Cranston Mayor Allan Fung’s father, Kwong-Wen Fung, died over the weekend at 89 years old due to complications from Parkinson’s disease, which Mayor Fung said he’s had a “long battle with.”
Fung said that the whole family, consisting of his mom, Tan Ping, and two younger sisters, Anna and Arlene, were able to spend time with his father last week and they were “very thankful that he passed away peacefully.”
Fung said that his father’s battle with Parkinson’s began a long while ago, but over the past two years it’s gotten much worse and he was in and out of the hospital. For the past year and a half, he had been staying at The Cedars Nursing Home in Western Cranston, where Fung said he was given excellent care.
“We can’t thank them enough,” he said about his father’s stay at the nursing home, which the Mayor would visit almost every day.
Looking back at his father’s life, Fung said that Kwong-Wen, who moved with his wife from the Guangdong Province of China to Rhode Island in 1969, epitomized the American dream.
“He came to this country in search of a better life,” he said. “I’m so proud of what they did back in 1969 taking those first steps [moving from China to America]. I could never imagine doing what they did leaving all their family, friends, and resources behind and going to a new country when they didn’t know a word of English.”
Fung’s parents first lived in Providence then moved with the children to Cranston, where they opened a Chinese restaurant, Kong Wen Restaurant, on Cranston Street.
“What a great American dream story,” Warwick Mayor Scott Avedisian said about the Fung family’s background. “Opening up a restaurant and moving their kids out of Providence and into the suburbs.”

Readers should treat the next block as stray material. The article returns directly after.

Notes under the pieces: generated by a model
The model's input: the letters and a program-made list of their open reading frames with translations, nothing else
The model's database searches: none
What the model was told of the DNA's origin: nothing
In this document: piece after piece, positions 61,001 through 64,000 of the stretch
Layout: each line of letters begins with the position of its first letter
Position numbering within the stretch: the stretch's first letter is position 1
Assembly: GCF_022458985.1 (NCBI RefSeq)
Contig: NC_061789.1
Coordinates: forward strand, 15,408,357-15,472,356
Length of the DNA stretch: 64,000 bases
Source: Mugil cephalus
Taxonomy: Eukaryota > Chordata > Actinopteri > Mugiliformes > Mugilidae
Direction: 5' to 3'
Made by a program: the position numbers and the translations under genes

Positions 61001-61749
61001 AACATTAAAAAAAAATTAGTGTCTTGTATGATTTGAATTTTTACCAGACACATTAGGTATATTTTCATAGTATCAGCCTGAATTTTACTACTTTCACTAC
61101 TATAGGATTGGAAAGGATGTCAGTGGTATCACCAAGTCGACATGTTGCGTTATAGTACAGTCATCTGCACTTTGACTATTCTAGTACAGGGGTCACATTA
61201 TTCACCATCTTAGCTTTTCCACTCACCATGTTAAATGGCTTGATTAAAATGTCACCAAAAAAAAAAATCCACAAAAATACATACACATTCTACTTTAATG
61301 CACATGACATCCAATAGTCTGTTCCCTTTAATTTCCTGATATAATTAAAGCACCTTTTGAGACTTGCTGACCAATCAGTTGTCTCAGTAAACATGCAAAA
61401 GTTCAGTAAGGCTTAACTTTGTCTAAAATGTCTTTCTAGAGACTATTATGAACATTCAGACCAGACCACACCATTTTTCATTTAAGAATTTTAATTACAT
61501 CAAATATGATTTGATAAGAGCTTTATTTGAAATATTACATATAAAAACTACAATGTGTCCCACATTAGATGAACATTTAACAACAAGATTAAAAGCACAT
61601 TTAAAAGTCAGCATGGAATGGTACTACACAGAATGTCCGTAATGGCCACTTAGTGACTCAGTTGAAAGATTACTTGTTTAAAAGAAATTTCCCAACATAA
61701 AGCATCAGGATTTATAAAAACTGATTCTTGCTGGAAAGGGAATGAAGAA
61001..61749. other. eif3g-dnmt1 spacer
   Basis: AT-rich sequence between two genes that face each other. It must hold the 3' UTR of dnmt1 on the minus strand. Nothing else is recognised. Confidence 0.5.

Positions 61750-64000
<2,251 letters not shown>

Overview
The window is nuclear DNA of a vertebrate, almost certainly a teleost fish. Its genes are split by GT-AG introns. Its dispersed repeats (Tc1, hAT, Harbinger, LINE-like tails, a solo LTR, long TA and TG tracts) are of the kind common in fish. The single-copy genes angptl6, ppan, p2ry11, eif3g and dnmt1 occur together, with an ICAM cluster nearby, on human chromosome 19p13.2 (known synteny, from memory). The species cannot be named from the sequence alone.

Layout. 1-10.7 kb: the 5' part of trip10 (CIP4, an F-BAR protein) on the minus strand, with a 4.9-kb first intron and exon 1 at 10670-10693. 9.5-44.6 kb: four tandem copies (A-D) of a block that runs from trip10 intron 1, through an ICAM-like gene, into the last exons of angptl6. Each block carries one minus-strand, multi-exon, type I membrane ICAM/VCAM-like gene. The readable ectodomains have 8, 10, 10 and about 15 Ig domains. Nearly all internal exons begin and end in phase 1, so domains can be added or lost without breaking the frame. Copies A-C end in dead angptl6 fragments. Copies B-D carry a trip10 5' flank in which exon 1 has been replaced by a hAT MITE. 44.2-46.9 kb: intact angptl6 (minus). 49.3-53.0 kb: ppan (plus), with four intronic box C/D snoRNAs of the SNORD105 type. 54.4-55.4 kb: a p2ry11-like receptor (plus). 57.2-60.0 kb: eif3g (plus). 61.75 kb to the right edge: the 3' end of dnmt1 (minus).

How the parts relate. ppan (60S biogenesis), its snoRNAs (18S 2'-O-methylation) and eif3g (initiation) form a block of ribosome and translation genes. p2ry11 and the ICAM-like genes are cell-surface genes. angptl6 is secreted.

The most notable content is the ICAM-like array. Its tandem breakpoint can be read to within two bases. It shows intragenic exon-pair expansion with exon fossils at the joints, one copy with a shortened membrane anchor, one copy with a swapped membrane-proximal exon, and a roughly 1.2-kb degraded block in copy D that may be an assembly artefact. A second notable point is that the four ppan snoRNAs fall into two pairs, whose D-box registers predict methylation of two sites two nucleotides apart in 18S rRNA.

Avedisian pointed out that the Fungs got to watch their eldest child get elected as the first Asian-American mayor in Rhode Island, which Fung said sticks out as one of the proudest moments for his parents he can remember.
“The proudest moment I’ll have etched in my mind is when I first got elected in ’08 as Mayor and then sworn in ’09,” Fung said. “I still have this photo with both my parents where they were able to hold the Bible as I got sworn in. You can see the pride in their eyes in that photo.”
Fung also said that he and his sisters were monumentally influenced by the hard work of their father and mother.
“Everything they built, business or family, they did together and made sure that we were all provided for, and always pushing us, myself and two younger sisters, towards a good education,” Fung said.
Avedisian said that both Kwong-Wen and Tan Ping were “always the first to greet you with a handshake and a hug,” and that from his perspective they both had “such strong work ethic.”
“Everything I am today, who I am, is because of him and my mother,” Fung said. “The hard work that they instilled in me, the commitment to the strong family values is something that I hold near and dear to my heart. Every day I govern I keep in mind what they’ve instilled in me and carry that forward.”
Kwong-Wen Fung’s memorial service will be held at the Nardolillo Funeral Home on Park Avenue, with visitation hours from 4:00 p.m. to 8:00 p.m. on Wednesday, Feb. 7. A procession and burial will be Thursday, Feb. 8, with additional visitation set for that morning from 9 a.m. to 10 a.m.